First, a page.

(f) During all this time, countries can be submitting amendments they would like to see to clauses in this resolution. Once the delegate yields the floor back to the chair, the chair will set the time of the debate and invite countries to speak for or against the resolution in open debate. The chair will be aware of the amendments arriving in and will select either co-submitters supporting the resolution or countries proposing amendments (opposing the resolution) and then hand the floor to the delegate of the first country chosen. This delegate will then speak for or against the resolution, after which points (d) and (e) are repeated. . 

(g) When an amendment is being proposed, the chair closes the debate in on the amendment for a period of time, inviting countries to speak for or against the amendment - sometimes an amendment of the amendment is suggested in that debate and again the chair can close the debate in on that - not too many of those will be allowed due to time constraints, but when they happen, they are debated, voted upon, adapted or rejected and then the debate returns to the amendment being discussed previously with change either recorded or rejected. When a vote on an amendment is taken, again it is the same idea - the debate returns back to the main resolution with a clause either adjusted if the amendment was accepted or the same if the amendment was rejected. 

(i) When amendments or amendments on the amendments are being voted upon, delegates can vote for or against, or they can abstain. If the vote is close, a motion to split the house can be called which must be entertained and then everyone has to vote. When the final resolution is being voted upon, again everyone must vote.  

(h) In each forum there has to be a simple majority in order to let a resolution/amendment/amendment to the amendment pass. A simple majority means that if there is at least one more vote for than against, a resolution passes 

(Note - the Security Councils do not require a simple majority; they require at least nine of the fifteen votes in favour - but also there is a special situation in the Security Council  because if one of the five permanent countries with a veto decides to exercise that veto, the vote no longer matters - the resolution/amendment/amendment to the amendment always fails if there is even one veto-vote. The five permanent members are the United States of America, the United Kingdom, the Russian Federation, France and China. This does not mean that for resolutions/amendments/amendments to amendments  to pass, they need nine votes and no permanent members against them).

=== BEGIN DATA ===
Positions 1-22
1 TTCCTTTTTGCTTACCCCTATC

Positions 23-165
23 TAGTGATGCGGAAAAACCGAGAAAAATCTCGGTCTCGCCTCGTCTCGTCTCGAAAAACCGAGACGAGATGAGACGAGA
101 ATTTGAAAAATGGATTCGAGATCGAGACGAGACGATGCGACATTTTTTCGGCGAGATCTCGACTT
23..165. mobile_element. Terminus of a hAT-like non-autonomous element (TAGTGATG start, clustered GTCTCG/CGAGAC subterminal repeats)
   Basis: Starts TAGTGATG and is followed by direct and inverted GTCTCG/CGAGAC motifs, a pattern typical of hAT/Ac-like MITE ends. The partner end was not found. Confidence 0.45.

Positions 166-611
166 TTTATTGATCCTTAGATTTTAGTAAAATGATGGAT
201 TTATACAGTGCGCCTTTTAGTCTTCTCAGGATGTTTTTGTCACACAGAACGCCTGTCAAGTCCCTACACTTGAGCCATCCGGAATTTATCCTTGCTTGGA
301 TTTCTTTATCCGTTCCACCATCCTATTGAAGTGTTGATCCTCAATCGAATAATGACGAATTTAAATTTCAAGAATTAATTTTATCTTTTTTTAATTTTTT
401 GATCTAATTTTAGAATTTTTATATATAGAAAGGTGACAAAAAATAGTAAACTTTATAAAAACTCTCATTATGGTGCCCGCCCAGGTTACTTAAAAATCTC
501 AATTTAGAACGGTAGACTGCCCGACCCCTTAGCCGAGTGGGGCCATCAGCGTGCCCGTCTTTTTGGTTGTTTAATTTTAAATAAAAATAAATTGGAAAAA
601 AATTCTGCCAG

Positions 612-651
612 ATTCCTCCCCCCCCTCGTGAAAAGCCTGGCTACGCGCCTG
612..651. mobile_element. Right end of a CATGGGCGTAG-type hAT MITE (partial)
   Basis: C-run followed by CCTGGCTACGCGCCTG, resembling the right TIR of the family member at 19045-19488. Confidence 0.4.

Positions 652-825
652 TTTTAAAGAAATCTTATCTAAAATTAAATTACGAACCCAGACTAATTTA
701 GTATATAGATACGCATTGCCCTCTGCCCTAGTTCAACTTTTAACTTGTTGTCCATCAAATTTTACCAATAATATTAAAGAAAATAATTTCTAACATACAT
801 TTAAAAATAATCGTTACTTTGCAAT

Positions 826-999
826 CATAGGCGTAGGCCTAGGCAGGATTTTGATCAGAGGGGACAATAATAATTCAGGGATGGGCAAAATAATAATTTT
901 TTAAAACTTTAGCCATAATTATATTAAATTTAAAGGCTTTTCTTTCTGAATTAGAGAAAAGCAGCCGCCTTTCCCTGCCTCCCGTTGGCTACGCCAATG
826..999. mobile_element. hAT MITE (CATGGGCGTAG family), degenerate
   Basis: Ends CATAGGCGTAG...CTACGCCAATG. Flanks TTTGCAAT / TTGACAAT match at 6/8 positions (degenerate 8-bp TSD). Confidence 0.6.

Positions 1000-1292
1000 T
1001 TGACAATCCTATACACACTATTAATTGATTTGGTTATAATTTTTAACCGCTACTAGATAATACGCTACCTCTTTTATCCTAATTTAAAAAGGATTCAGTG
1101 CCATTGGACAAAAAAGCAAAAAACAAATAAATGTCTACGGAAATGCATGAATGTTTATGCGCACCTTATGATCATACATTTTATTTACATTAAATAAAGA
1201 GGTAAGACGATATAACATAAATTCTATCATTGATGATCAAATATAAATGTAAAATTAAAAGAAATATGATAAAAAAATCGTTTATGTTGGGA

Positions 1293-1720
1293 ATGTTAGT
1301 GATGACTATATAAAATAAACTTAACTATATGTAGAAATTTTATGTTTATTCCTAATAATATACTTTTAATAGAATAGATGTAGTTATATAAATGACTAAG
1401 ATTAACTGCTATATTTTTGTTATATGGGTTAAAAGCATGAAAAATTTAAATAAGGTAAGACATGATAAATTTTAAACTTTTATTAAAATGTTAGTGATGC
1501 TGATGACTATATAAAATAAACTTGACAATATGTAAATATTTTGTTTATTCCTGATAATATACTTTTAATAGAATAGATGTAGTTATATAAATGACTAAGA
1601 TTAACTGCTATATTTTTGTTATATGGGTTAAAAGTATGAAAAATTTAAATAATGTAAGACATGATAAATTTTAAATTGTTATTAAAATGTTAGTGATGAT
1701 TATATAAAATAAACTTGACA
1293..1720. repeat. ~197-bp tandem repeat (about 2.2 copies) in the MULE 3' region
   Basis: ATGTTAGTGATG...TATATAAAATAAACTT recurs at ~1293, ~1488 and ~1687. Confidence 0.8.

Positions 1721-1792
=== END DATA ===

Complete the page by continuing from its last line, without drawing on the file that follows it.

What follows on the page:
4. Amendments 

Amendments are proposed changes to the resolution being debated. They may be submitted by delegates at any time during the debate - they need to be sent by chat message to the Deputy-Chair. The Deputy-Chair will check that all is in order with the amendments and pass them forward to the chair. In open debate, amendments may be debated at any time. In closed debate, they are debated during time against the resolution. An amendment can only refer to one clause of the resolution. Also, each clause can be debated only once in a debate, so once an amendment is accepted or rejected on a particular clause, that clause is no longer open for further amendments. If a delegate feels the need to change a clause of an amendment being submitted, he or she can propose an ‘amendment to the amendment’. 

If a delegate has submitted an amendment, that delegate should indicate by raising his/her hand when the chair asks if any delegate wishes to take the speak. If the delegate is called upon, he or she will then take the floor.The delegate now proposes the amendment and explains why it is needed: "(country name) has submitted an amendment - is that in order?" - the chair will answer “that is in order”, and read out the amendment. The chair will then set the debating time on the amendment, which does not count as time on the resolution. The delegate will then have the floor to make a speech about the amendment and can take points of information afterwards. 

After the debating time for the amendment has elapsed, voting procedure will take place. Following this, the debate on the resolution and the debating time on the resolution will recommence. 

5. Contacting Other Countries

During the debate delegates are allowed to contact each other through the chat function to communicate with each other. The idea of the communications is to lobby for support for a particular point of view during the debate.